|email - February 2006|
We received this email from Sara.
My name is Sara and I'm a senior in highschool [sic]. I'm writing a paper on disproving evolution and was wondering if I could send some questions for an interview.
We said she could, so she asked us:
Q1: What in your opinion is the biggest flaw to the theory of evolution?
Q2: What is your opinion about Intelligent Design?
Q3: Do you think public schools should change their teachings on evolution? How?
Q4: Do you think Intelligent Design should be introduced as an alternative to evolution?
Q5: Some people believe that teaching evolution has caused negative things such as communism and Hitler's motives. Do you think that teaching evolution has had a negative impact on our society?
Q6: How do you think is the best way for creationists to spread the truth and get others to see the lies about evolution?
What struck us most about Sara’s questions was that she asked for opinions, not facts. The second thing we noticed is that most of the questions have nothing to do with her stated agenda of “disproving evolution.”
We don’t know if Sarah is writing this paper for a science class, or an English class, or a philosophy class. We hope it isn’t a science class. Science should be concerned with facts, not opinions. We hope this is an English or philosophy class, and that the intent of the class is to give Sarah an opportunity to learn how to present opinions clearly.
Let’s answer her questions in more or less reverse order.
A6. We aren’t experts in communications or public relations, so we really don’t know the best method for creationists to spread their message.
A5. It is my opinion that the theory of evolution did not cause communism or Hitler’s program of genocide. Hitler may have used the theory of evolution as a justification for genocide, but he could have used some other excuse if Darwin’s theory were not available. I believe that most of society’s problems stem from selfishness. Some people might argue that evolutionary theory justifies selfishness, but history suggests that people were selfish before Darwin came along, so we can’t blame it all on him.
A2 and A4. Intelligent Design allows people to reject the theory of evolution without embracing Christianity and all the unpleasant baggage (tithing, loving unlovable neighbors, keeping Sabbath, judgment, etc.) that comes with Christianity. ID allows people to keep their options open. It allows them to recognize that the theory of evolution is scientifically unsound, so there must be some other undiscovered explanation for the origin and diversity of life. It allows the possibility that some supernatural process (not necessarily the God of the Bible) was involved.
The theory of evolution is not an adequate explanation for the origin and diversity of life. Schools should not lie to students and tell them that it is. Schools should admit that there is no provable, naturalistic explanation for the origin and diversity of life. If one can’t prove it happened naturally, then one must admit the possibility that it happened supernaturally. That’s all Intelligent Design is.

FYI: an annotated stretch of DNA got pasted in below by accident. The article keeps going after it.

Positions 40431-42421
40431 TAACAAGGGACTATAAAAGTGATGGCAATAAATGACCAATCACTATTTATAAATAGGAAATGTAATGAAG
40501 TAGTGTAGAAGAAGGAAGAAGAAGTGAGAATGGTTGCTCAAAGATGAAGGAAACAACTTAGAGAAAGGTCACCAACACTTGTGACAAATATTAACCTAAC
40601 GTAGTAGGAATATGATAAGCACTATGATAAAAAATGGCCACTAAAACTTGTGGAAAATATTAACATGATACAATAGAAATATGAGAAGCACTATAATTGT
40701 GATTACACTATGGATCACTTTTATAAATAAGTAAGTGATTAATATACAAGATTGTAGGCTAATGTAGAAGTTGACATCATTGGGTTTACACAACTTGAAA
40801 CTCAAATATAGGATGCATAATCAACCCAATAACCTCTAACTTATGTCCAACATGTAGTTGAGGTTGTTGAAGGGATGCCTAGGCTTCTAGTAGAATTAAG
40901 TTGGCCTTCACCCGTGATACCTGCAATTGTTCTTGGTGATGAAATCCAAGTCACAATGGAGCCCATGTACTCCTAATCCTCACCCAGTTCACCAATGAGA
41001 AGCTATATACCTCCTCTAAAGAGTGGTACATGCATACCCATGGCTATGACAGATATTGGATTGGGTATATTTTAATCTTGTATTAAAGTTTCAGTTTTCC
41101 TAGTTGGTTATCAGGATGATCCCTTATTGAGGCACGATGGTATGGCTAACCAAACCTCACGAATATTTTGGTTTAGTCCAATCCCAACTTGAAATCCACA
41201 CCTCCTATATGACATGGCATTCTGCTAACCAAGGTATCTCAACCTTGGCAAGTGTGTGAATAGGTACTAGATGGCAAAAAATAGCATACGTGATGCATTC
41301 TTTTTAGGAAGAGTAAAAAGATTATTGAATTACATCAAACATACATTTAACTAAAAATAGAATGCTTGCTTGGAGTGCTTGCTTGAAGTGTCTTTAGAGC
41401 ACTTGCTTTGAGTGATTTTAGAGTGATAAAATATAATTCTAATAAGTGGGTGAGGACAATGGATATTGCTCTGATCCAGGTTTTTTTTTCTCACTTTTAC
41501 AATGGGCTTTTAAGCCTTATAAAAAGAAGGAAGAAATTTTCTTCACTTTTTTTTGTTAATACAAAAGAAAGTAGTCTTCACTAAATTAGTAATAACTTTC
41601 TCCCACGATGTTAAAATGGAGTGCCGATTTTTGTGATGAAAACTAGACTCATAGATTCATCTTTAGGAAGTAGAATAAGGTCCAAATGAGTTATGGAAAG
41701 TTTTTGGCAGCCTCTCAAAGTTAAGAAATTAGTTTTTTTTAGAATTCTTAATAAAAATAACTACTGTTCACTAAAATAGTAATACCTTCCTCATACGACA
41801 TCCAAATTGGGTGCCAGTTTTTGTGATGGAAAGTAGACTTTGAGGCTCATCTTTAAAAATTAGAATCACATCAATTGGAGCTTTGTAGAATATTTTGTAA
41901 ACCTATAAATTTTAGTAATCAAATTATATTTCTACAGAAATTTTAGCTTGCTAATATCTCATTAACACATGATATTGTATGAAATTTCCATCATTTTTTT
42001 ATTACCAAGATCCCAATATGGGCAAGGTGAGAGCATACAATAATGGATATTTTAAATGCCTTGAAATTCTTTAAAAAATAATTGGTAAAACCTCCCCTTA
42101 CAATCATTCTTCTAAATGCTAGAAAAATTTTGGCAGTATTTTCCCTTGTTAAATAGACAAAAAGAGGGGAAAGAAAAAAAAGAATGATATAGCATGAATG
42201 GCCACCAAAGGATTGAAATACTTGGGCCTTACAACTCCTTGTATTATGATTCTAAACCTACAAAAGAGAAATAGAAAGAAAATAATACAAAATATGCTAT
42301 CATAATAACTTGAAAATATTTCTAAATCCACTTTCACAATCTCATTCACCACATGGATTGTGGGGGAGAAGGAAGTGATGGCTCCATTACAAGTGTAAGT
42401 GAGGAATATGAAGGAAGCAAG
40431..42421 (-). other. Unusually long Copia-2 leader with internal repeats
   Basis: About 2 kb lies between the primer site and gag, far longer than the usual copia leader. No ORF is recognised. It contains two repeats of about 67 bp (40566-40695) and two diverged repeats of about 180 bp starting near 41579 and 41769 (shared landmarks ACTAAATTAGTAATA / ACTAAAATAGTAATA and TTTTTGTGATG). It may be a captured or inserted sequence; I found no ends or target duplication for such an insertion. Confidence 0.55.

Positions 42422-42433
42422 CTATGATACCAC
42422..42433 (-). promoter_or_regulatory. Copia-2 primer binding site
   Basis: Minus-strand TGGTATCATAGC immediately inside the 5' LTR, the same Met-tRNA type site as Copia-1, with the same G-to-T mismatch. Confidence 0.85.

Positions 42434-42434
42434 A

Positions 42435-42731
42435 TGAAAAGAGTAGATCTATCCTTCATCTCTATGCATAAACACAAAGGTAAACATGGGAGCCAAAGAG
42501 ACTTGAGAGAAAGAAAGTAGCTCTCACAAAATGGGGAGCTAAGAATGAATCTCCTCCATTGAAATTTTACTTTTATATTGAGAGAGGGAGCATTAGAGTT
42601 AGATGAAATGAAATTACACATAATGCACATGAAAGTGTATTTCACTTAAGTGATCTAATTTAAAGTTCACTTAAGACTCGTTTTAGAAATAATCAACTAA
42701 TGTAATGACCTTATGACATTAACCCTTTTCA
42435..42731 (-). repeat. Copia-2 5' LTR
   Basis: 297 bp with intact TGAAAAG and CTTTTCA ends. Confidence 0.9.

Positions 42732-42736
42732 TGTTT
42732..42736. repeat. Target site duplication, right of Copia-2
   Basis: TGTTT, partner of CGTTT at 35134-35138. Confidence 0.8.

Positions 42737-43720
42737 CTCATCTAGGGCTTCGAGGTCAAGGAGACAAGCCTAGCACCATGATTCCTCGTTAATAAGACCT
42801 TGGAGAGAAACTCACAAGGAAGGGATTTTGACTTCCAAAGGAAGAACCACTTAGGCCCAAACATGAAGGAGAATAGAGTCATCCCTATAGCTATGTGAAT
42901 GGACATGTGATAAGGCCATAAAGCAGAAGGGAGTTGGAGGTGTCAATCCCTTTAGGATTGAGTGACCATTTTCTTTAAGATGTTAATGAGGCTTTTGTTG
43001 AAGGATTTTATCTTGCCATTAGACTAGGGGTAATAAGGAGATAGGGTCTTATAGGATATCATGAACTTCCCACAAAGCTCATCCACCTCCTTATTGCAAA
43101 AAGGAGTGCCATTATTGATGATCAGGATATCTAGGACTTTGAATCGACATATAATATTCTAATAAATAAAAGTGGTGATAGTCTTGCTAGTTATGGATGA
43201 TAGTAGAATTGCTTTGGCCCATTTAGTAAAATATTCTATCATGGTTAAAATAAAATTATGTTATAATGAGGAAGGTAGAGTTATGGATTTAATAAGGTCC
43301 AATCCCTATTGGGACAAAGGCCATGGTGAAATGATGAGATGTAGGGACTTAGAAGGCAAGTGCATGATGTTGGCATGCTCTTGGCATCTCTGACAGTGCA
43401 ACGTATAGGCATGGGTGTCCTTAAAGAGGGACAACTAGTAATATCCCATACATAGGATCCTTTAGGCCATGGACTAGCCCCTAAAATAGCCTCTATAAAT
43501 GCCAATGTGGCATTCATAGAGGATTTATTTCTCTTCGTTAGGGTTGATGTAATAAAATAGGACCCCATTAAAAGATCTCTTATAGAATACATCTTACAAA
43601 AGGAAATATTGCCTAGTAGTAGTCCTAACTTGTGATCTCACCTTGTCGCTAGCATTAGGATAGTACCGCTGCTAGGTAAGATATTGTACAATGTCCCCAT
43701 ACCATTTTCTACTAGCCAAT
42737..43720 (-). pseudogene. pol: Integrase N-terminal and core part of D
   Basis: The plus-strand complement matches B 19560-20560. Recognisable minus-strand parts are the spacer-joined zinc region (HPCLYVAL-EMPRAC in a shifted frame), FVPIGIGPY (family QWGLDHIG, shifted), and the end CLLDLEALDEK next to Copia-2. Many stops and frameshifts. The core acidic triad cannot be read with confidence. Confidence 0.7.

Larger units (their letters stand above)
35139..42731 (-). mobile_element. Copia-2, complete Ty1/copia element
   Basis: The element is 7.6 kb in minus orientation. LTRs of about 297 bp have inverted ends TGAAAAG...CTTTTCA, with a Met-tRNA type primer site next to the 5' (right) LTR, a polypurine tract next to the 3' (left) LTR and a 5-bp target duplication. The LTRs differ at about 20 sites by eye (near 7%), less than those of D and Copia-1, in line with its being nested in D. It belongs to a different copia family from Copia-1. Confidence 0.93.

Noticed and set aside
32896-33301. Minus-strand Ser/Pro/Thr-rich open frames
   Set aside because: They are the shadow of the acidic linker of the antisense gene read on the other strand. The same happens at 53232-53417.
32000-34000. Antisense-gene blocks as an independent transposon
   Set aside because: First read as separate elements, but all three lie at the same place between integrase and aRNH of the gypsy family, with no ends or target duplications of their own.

A3. Schools should teach pure science unmixed with speculation. Teachers should not say, “Animal X evolved the ability to live in environment Y.” Nor should they say, “An unspecified intelligent designer created animal X to live in environment Y.” Teachers should say, “Animal X lives in environment Y.” Anything beyond that involves unscientific speculation.
If science teachers choose to tell students that Gigantopithecus is an extinct ape that weighed nearly 1,000 pounds, and was over 9 feet tall, then they should also tell students that this recreation is based on three lower jaws and some teeth found in 10 different caves. There are no postcranial bones at all. 1 Even if someone did find some ribs or leg bones, there would be no way to tell that the ribs or legs came from the same creature as the jaw bones or teeth.
A1. The answers to the other five questions are merely opinions. Even question 1 asked for an opinion. It is difficult to give an opinion because it is like asking, “What is the biggest flaw in the idea that money grows on trees?” Perhaps the best answer (to both questions) is “It has never been shown to be possible in the laboratory.”
Countless origin of life experiments have failed to produce life, and have increased our understanding of how impossibly difficult it would be for life to begin naturally. Countless breeding experiments have shown that there are limits to how much variation can occur in species. Modern understanding of genetics and information theory make it clear that it would be impossible for an invertebrate to evolve into a vertebrate, or a fish to evolve into an amphibian, or a wolf-like thing to evolve into a whale.
Science is based on experiments which prove or disprove hypotheses. The experimental proof for macroevolution is entirely lacking. That’s the biggest flaw in the theory. Despite this, there are people who insist that it be taught in science classes.
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|Science Against Evolution
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of the Month
Science, Vol. 310, 9 December 2005, "Ape season coming up", p. 1612